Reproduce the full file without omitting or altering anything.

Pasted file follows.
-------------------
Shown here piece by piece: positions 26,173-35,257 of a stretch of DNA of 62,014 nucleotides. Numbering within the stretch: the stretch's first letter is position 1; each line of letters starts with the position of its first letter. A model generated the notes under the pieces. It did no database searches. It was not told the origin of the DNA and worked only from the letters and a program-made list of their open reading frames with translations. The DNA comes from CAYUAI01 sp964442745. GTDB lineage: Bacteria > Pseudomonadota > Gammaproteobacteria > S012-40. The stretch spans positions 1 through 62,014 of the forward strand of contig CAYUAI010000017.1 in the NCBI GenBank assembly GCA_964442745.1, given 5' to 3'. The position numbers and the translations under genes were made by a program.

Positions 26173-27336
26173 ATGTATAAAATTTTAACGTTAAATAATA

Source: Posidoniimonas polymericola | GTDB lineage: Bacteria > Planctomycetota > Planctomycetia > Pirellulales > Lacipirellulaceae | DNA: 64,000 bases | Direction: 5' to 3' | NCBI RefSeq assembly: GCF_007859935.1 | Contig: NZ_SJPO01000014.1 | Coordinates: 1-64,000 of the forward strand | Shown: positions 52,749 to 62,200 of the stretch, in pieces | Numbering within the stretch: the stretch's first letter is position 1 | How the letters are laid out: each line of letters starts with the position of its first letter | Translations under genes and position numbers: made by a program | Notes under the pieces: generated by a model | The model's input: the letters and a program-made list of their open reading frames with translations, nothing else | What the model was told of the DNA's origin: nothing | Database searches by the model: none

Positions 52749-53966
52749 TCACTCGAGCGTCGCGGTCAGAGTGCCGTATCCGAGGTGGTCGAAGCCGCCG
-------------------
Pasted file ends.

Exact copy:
Shown here piece by piece: positions 26,173-35,257 of a stretch of DNA of 62,014 nucleotides. Numbering within the stretch: the stretch's first letter is position 1; each line of letters starts with the position of its first letter. A model generated the notes under the pieces. It did no database searches. It was not told the origin of the DNA and worked only from the letters and a program-made list of their open reading frames with translations. The DNA comes from CAYUAI01 sp964442745. GTDB lineage: Bacteria > Pseudomonadota > Gammaproteobacteria > S012-40. The stretch spans positions 1 through 62,014 of the forward strand of contig CAYUAI010000017.1 in the NCBI GenBank assembly GCA_964442745.1, given 5' to 3'. The position numbers and the translations under genes were made by a program.

Positions 26173-27336
26173 ATGTATAAAATTTTAACGTTAAATAATA

Source: Posidoniimonas polymericola | GTDB lineage: Bacteria > Planctomycetota > Planctomycetia > Pirellulales > Lacipirellulaceae | DNA: 64,000 bases | Direction: 5' to 3' | NCBI RefSeq assembly: GCF_007859935.1 | Contig: NZ_SJPO01000014.1 | Coordinates: 1-64,000 of the forward strand | Shown: positions 52,749 to 62,200 of the stretch, in pieces | Numbering within the stretch: the stretch's first letter is position 1 | How the letters are laid out: each line of letters starts with the position of its first letter | Translations under genes and position numbers: made by a program | Notes under the pieces: generated by a model | The model's input: the letters and a program-made list of their open reading frames with translations, nothing else | What the model was told of the DNA's origin: nothing | Database searches by the model: none

Positions 52749-53966
52749 TCACTCGAGCGTCGCGGTCAGAGTGCCGTATCCGAGGTGGTCGAAGCCGCCG